Day of the Dead/Día de los Muertos
One of my favorite traditions we have at Metz Elementary is celebrating Day of the Dead or Día de los Muertos. For the Metz community, Day of the Dead is a very important holiday and we celebrate with school-wide participation. The holiday occurs on the 1st and 2nd of November, in connection with the Catholic holy days of All Saints' Day and All Souls' Day. The holiday focuses on gatherings of family and friends to pray for and remember friends and relatives who have died. When I moved to Austin from the very Catholic city of New Orleans, Día de los Muertos helped me to feel right at home. I apologize for posting a couple of days later then usual, but I wanted to be able to get some of the fabulous pictures I have to share with you ready for uploading. Hope you enjoy them and I hope you find some ideas to share with your students about this heartfelt celebration of loved ones lost.
Some of the background information I am sharing with you for this blog is from Wikipedia which also has some lovely photographs that you could share with your students.
Many people believe that during the Day of the Dead, it is easier for the souls of the departed to visit the living. Ofrendas or altars are placed outside of many classrooms, usually with favorite foods, beverages, pan de muerto ("bread of the dead"), sugar skulls as well as photos and memorabilia, of the departed,. The ofrendas are left out as a welcoming gesture for the deceased. The intent is to encourage visits by deceased loved ones. These photos are from some of the altars created by Metz teachers and their students. Students are asked to bring photos of loves ones, flowers, candles, food, special items to display on the ofrends. The results are always unique and beautiful! Here is the altar Mrs. Nusinow displays by the front doors, my own classroom ofrenda from last year (orange background), the 3rd Grade classes tribute to fallen Texas soldiers and the orenda display outside of the music room.
One of the first activities I engage my students in to prepare for Day of the Dead, is talking about loved ones that they have lost, friends, family members or pets. I want students to understand that life does have to end for al of us one day, but that doesn’t mean that our loved ones have to be forgotten. Some of the stories that students have shared with me over the years have been heartbreakingly beautiful. We all take time to open our hearts and listen to each other and pay tribute to those that we miss. I always share the story of my own grandfather, Louis G. Kahl, and the things about him that were special to me that I remember; his strong, large hands, his clean smell, his beautiful way of whistling, that my own son also does without even knowing the connection, and the way he treated animals with such kindness. The students welcome this opportunity to share their feelings and empathize with each other amazingly well.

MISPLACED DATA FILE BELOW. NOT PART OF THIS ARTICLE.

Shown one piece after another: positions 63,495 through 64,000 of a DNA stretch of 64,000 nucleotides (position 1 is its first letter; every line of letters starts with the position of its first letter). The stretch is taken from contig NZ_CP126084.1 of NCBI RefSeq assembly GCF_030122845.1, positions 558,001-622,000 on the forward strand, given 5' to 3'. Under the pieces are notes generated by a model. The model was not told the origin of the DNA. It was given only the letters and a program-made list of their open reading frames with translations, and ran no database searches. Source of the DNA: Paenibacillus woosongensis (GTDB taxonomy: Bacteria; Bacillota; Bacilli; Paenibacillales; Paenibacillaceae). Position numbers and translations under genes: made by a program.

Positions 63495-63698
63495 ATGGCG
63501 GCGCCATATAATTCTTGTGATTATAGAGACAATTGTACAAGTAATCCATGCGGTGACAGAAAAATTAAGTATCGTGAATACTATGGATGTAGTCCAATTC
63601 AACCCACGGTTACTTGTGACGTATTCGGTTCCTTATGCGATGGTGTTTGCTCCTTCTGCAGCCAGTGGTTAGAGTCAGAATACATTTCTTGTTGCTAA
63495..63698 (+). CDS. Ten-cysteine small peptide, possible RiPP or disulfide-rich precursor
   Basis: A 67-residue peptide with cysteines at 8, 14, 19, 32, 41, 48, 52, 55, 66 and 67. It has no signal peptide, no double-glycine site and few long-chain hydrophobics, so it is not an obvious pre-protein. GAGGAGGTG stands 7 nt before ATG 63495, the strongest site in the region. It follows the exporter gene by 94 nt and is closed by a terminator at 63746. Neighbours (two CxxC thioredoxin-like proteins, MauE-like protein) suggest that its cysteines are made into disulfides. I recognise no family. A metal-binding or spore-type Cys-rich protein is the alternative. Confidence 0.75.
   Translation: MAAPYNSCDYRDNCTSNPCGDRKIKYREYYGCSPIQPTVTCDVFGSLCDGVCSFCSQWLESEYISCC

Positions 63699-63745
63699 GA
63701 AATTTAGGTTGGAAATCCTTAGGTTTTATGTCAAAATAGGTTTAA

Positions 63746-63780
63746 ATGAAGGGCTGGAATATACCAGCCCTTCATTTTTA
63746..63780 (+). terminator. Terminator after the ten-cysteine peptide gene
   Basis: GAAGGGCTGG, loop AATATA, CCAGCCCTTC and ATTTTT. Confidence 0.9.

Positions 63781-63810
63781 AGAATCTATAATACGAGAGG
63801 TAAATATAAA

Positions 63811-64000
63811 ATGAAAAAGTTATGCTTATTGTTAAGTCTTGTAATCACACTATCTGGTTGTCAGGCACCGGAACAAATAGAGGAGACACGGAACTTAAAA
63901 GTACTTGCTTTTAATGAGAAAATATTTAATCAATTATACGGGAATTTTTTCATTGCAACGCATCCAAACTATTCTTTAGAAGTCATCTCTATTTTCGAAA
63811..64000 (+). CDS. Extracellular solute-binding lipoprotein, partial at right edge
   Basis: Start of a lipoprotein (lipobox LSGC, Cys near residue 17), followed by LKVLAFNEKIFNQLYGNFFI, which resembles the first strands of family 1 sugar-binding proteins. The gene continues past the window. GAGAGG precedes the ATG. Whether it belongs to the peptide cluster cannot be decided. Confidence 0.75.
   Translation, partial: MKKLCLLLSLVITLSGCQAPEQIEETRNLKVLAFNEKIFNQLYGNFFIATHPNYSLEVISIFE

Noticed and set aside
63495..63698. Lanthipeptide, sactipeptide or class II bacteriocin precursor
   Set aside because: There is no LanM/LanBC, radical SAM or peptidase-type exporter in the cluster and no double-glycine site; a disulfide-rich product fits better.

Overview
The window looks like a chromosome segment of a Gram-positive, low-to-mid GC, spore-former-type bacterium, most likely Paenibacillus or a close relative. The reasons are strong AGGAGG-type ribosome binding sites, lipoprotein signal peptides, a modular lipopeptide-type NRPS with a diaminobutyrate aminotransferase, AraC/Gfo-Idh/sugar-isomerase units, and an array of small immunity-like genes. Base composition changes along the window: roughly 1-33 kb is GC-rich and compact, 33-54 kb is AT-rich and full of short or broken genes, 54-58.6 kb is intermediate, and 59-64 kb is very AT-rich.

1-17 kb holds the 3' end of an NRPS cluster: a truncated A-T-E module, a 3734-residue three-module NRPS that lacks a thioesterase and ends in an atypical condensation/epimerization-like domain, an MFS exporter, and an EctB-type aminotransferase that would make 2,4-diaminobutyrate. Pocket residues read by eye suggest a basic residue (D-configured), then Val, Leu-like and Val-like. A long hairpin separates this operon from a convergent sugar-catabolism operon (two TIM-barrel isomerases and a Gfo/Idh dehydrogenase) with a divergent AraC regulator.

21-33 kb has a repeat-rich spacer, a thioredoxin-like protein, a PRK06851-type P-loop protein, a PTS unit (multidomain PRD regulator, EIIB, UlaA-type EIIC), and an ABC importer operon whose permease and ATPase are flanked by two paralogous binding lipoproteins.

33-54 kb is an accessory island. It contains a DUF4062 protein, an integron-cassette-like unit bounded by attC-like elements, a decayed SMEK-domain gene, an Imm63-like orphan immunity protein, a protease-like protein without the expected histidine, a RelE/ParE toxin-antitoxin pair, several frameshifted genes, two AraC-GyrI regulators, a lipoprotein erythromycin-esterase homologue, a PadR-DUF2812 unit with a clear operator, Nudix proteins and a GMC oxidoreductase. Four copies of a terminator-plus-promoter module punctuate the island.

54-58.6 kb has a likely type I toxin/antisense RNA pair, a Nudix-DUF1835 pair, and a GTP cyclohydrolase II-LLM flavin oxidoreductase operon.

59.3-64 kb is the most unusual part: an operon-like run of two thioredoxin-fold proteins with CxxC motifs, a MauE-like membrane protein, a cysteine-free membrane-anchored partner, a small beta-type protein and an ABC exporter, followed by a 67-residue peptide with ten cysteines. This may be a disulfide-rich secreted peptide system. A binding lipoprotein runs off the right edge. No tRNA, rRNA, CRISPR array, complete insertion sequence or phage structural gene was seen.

A common symbol for Day of the Dead is the skull, which many students wear as masks for our annual Day of the Dead parade. Here are two examples of student colored masks completed on a reproducible from the Mexic-Arte Museum. I often talk to the students about choosing colors that they believe go well together and how patterns can be used effectively. We always add glitter for a final touch!
I also use photo copied skull cut-outs in a lesson to discuss with students different activities our loved ones might like to participate in if they were able to come back and spend a day with us. Students illustrate a photo and write a story to go with it. The following photos show everything from flying in a hot air balloon to walking with a friend in the rain.
During the parade around our school, students and teachers make noise to “wake the dead” and let them know we are thinking about them. Mrs. Nusinow, our incredibly talented art teacher, always has new and interesting artistic creations for our students to make for this celebration, and this year many of the students made noisemakers just for the parade. They are paper towels tubes, covered with drawn on paper and are filed with rice for making lots of noise.
You can’t imagine the cacophony of noise when almost 600 people march through the hallways and around the playground shaking shakers and banging drums! It really is one of my favorite moments in the whole year!
“Our death is not an end if we can live on in our children and the younger generation. For they are us, our bodies are only wilted leaves on the tree of life.”Albert Einstein